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Mol Cell Biol. 2002 Jan;22(1):94-104.

Bcl-2 family members and functional electron transport chain regulate oxygen deprivation-induced cell death.

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1
Division of Pulmonary & Critical Care Medicine, Department of Medicine, Northwestern University Medical School, Chicago, Illinois 60601-3010, USA.

Abstract

The mechanisms underlying cell death during oxygen deprivation are unknown. We report here a model for oxygen deprivation-induced apoptosis. The death observed during oxygen deprivation involves a decrease in the mitochondrial membrane potential, followed by the release of cytochrome c and the activation of caspase-9. Bcl-X(L) prevented oxygen deprivation-induced cell death by inhibiting the release of cytochrome c and caspase-9 activation. The ability of Bcl-X(L) to prevent cell death was dependent on allowing the import of glycolytic ATP into the mitochondria to generate an inner mitochondrial membrane potential through the F(1)F(0)-ATP synthase. In contrast, although activated Akt has been shown to inhibit apoptosis induced by a variety of apoptotic stimuli, it did not prevent cell death during oxygen deprivation. In addition to Bcl-X(L), cells devoid of mitochondrial DNA (rho degrees cells) that lack a functional electron transport chain were resistant to oxygen deprivation. Further, murine embryonic fibroblasts from bax(-/-) bak(-/-) mice did not die in response to oxygen deprivation. These data suggest that when subjected to oxygen deprivation, cells die as a result of an inability to maintain a mitochondrial membrane potential through the import of glycolytic ATP. Proapoptotic Bcl-2 family members and a functional electron transport chain are required to initiate cell death in response to oxygen deprivation.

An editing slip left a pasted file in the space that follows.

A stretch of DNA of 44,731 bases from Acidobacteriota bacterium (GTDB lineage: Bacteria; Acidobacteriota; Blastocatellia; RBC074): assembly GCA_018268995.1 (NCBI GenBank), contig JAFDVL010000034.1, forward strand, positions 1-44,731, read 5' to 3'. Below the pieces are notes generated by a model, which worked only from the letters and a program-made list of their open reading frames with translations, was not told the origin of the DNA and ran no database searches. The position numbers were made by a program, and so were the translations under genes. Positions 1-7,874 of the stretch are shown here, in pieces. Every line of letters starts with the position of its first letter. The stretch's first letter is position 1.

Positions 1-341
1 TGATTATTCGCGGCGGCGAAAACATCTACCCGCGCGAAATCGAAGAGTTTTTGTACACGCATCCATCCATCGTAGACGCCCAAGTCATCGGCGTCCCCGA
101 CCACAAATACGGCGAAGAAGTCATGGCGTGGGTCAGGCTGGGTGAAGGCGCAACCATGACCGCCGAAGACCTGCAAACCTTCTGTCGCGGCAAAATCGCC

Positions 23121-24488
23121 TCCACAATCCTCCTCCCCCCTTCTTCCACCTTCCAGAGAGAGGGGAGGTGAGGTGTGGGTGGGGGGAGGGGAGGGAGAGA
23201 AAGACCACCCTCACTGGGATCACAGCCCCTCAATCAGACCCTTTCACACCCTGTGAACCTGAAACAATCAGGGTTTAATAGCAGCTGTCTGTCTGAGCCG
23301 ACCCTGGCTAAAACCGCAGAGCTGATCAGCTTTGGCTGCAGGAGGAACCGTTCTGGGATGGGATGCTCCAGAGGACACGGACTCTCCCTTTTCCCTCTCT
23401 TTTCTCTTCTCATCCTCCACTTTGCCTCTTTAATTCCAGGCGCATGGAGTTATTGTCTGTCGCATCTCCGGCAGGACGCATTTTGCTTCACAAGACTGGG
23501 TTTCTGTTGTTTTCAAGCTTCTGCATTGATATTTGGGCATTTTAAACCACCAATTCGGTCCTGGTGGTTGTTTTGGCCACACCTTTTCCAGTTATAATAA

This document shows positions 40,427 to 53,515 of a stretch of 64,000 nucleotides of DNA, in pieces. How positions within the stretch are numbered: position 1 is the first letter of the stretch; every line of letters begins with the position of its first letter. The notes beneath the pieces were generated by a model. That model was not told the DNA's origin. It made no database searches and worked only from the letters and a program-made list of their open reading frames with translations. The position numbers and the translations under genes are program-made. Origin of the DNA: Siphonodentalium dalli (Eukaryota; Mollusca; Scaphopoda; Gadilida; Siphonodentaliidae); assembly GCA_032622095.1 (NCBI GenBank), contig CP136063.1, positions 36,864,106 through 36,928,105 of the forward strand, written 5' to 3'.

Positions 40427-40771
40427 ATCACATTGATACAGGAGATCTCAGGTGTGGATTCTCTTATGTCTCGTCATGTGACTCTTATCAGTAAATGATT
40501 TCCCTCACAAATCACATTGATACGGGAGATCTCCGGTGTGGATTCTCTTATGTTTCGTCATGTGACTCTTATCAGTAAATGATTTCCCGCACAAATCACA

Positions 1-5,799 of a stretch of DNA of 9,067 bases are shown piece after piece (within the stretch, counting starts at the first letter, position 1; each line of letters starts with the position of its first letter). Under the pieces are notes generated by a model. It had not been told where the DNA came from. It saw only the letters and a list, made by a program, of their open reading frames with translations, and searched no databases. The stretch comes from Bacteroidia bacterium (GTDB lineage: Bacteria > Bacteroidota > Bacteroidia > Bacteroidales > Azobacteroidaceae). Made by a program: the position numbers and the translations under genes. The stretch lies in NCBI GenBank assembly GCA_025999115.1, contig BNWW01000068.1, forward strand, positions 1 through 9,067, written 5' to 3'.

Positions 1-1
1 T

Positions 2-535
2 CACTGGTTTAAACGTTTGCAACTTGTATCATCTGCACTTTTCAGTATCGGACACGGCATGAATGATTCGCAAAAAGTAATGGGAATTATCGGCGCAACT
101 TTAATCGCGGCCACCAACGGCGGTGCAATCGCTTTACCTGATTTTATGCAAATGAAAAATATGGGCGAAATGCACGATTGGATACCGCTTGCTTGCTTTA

PMID:
11739725
PMCID:
PMC134234
[Indexed for MEDLINE]
Free PMC Article
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